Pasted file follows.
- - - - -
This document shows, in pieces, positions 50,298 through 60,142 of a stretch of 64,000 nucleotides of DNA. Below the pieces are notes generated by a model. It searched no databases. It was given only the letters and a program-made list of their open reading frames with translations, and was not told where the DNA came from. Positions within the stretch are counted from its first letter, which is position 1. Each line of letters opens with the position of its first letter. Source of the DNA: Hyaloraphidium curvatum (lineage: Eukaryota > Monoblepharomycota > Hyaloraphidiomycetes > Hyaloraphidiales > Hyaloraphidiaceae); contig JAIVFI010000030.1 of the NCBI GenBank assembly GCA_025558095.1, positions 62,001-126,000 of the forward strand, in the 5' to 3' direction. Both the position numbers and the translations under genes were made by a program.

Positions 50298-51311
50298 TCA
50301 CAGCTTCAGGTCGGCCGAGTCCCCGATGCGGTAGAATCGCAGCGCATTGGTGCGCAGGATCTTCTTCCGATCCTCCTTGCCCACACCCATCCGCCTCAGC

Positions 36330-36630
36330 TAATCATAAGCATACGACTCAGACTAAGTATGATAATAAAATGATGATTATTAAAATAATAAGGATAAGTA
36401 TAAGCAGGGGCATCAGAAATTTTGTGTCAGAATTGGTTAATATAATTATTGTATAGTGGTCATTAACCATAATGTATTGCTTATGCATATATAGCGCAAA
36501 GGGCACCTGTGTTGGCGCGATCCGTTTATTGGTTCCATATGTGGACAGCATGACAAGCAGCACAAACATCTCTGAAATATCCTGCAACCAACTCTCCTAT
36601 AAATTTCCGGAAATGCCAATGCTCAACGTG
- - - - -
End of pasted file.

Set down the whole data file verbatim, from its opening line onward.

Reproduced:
This document shows, in pieces, positions 50,298 through 60,142 of a stretch of 64,000 nucleotides of DNA. Below the pieces are notes generated by a model. It searched no databases. It was given only the letters and a program-made list of their open reading frames with translations, and was not told where the DNA came from. Positions within the stretch are counted from its first letter, which is position 1. Each line of letters opens with the position of its first letter. Source of the DNA: Hyaloraphidium curvatum (lineage: Eukaryota > Monoblepharomycota > Hyaloraphidiomycetes > Hyaloraphidiales > Hyaloraphidiaceae); contig JAIVFI010000030.1 of the NCBI GenBank assembly GCA_025558095.1, positions 62,001-126,000 of the forward strand, in the 5' to 3' direction. Both the position numbers and the translations under genes were made by a program.

Positions 50298-51311
50298 TCA
50301 CAGCTTCAGGTCGGCCGAGTCCCCGATGCGGTAGAATCGCAGCGCATTGGTGCGCAGGATCTTCTTCCGATCCTCCTTGCCCACACCCATCCGCCTCAGC

Positions 36330-36630
36330 TAATCATAAGCATACGACTCAGACTAAGTATGATAATAAAATGATGATTATTAAAATAATAAGGATAAGTA
36401 TAAGCAGGGGCATCAGAAATTTTGTGTCAGAATTGGTTAATATAATTATTGTATAGTGGTCATTAACCATAATGTATTGCTTATGCATATATAGCGCAAA
36501 GGGCACCTGTGTTGGCGCGATCCGTTTATTGGTTCCATATGTGGACAGCATGACAAGCAGCACAAACATCTCTGAAATATCCTGCAACCAACTCTCCTAT
36601 AAATTTCCGGAAATGCCAATGCTCAACGTG